Circulating Water Baths

Water baths are used to hold lab specimens or reagents at desired temperatures. The relatively high heat retention of water allows it to maintain its temperature. The applications of water baths span a wide range and include coliform determination, immunohistochemistry and microbiological assays. Some of these applications, such as biochemical experiments, require high temperature precision and uniformity in water temperature because temperature can affect reaction rates and efficacy.

Circulating water baths are able to provide temperature uniformity. The circulating units are either integrated into the construction of the baths or purchased as external add-ons. Unlike their simpler counterparts, many water baths with integrated circulation units are capable of both cooling and heating the water. Typically, the units operate between -25 °C and 150 °C. A high-end unit can achieve temperature stability as precise as ±0.005 °C with a digital temperature controller. In addition to this ability, an integrated circulator can be designed to distribute water flow around the perimeter of a water bath to avoid unwanted agitation of samples.

External circulators can be used to improve control over the temperature uniformity of basic water baths and are available as immersion or standalone units. Immersion circulators are placed directly into water, while standalone units are external pumps that require tubing to be connected to a water bath. Immersion circulators are typically heating systems, while standalone units can be for heating or cooling. External circulators do not control temperature as precisely as integrated circulators can—high-end immersion units top out at ±0.015 °C temperature stability.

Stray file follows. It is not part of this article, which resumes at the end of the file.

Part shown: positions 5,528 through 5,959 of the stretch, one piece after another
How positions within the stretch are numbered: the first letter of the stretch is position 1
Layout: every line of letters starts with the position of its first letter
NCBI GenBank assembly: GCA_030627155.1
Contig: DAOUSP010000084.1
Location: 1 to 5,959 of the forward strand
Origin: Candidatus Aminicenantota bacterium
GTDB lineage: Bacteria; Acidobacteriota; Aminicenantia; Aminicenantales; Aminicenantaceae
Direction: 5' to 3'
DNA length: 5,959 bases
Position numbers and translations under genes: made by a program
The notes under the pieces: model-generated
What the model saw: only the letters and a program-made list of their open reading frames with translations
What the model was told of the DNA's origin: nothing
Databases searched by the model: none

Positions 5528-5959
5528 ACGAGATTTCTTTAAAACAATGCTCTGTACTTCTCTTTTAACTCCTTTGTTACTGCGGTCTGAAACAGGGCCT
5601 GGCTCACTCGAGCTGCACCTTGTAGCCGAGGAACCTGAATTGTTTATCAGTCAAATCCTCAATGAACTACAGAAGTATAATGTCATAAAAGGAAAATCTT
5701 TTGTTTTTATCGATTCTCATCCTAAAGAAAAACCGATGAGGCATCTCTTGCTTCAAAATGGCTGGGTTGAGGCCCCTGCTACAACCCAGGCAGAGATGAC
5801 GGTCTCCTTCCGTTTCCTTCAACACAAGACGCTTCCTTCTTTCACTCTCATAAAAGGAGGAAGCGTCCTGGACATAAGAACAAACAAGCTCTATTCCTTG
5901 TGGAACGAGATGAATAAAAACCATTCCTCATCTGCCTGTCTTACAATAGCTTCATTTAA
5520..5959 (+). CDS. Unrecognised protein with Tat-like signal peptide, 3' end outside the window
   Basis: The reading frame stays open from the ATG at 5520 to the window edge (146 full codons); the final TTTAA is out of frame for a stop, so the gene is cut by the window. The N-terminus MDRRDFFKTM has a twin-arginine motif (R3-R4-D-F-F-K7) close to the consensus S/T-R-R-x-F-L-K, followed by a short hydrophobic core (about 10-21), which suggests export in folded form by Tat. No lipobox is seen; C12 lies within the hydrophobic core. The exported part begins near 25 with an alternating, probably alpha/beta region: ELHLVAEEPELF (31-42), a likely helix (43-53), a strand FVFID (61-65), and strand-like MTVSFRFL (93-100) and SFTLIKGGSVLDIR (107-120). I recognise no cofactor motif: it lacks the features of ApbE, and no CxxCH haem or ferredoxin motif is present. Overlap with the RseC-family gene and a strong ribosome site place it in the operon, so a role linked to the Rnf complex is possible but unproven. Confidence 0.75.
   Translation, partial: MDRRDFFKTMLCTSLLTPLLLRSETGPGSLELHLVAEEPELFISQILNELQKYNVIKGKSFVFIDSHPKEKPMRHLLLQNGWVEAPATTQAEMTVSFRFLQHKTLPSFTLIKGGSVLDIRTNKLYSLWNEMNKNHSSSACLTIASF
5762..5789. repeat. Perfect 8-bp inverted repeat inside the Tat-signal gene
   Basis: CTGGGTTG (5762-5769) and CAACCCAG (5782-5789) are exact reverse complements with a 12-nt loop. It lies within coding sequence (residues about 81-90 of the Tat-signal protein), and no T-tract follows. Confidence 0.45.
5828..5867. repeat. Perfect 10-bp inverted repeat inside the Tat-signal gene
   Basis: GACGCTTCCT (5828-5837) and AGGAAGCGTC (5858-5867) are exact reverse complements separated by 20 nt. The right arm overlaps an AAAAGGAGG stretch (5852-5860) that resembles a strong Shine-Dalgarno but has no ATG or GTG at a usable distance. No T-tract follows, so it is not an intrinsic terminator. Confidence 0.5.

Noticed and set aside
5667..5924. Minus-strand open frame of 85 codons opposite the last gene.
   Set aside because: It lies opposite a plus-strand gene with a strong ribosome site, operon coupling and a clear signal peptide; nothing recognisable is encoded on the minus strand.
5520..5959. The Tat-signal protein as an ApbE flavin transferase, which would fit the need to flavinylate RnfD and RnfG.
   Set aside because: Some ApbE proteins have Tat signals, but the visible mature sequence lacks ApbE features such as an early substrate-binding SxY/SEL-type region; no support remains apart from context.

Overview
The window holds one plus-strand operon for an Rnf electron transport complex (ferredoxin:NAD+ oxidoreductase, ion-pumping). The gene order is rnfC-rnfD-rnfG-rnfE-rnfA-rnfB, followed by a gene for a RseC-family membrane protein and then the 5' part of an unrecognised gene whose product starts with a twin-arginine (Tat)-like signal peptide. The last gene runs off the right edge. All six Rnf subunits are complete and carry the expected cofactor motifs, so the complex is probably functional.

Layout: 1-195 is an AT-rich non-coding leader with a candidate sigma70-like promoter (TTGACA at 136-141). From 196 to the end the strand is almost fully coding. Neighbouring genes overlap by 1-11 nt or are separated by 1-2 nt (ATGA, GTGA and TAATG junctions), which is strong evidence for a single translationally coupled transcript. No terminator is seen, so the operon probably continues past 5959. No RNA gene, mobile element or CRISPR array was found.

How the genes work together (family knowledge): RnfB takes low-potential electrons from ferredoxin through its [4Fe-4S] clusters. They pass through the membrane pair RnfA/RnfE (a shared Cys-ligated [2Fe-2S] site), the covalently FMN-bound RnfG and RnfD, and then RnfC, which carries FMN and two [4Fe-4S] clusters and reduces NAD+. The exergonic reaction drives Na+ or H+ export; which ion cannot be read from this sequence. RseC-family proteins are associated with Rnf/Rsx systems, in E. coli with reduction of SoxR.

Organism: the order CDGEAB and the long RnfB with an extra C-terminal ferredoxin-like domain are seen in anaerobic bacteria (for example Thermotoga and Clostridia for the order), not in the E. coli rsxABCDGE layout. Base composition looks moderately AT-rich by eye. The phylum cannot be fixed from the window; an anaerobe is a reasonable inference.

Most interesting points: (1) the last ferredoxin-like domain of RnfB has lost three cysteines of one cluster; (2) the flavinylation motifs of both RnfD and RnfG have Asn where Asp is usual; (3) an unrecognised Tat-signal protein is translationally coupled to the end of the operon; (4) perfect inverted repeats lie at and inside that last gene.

The features of circulating water baths have been updated as demand for improved automation and user-friendliness has increased. They are commonly available with large digital temperature readouts, and some have glass chambers, allowing end-users to visually inspect their samples during heating or cooling. Wireless controls are also an option, with Thermo Fisher Scientific going as far as to develop a mobile-phone companion application for their VersaCool circulating bath (see IBO 8/15/14). Advanced temperature controllers often include additional software functionality. For example, among other functions, PolyScience’s Performance Programmable controller offers automatic performance optimizations, event scheduling, and temperature trend collection and viewing.

Thermo holds the largest share of the market for circulating water baths, with many brands consolidated under its name. Lauda and Julabo follow, each with product lines that focus on temperature control. Other vendors include PolyScience and Boekel Scientific. The total market demand for circulating water baths was estimated to be just under one hundred million dollars in 2014.

Circulating Water Baths at a Glance:

Leading Suppliers

• Thermo Fisher Scientific

• Lauda

• Julabo

Largest Markets

• Biotechnology

• Pharmaceuticals

• Academia

Instrument Cost

• $500–$9,000

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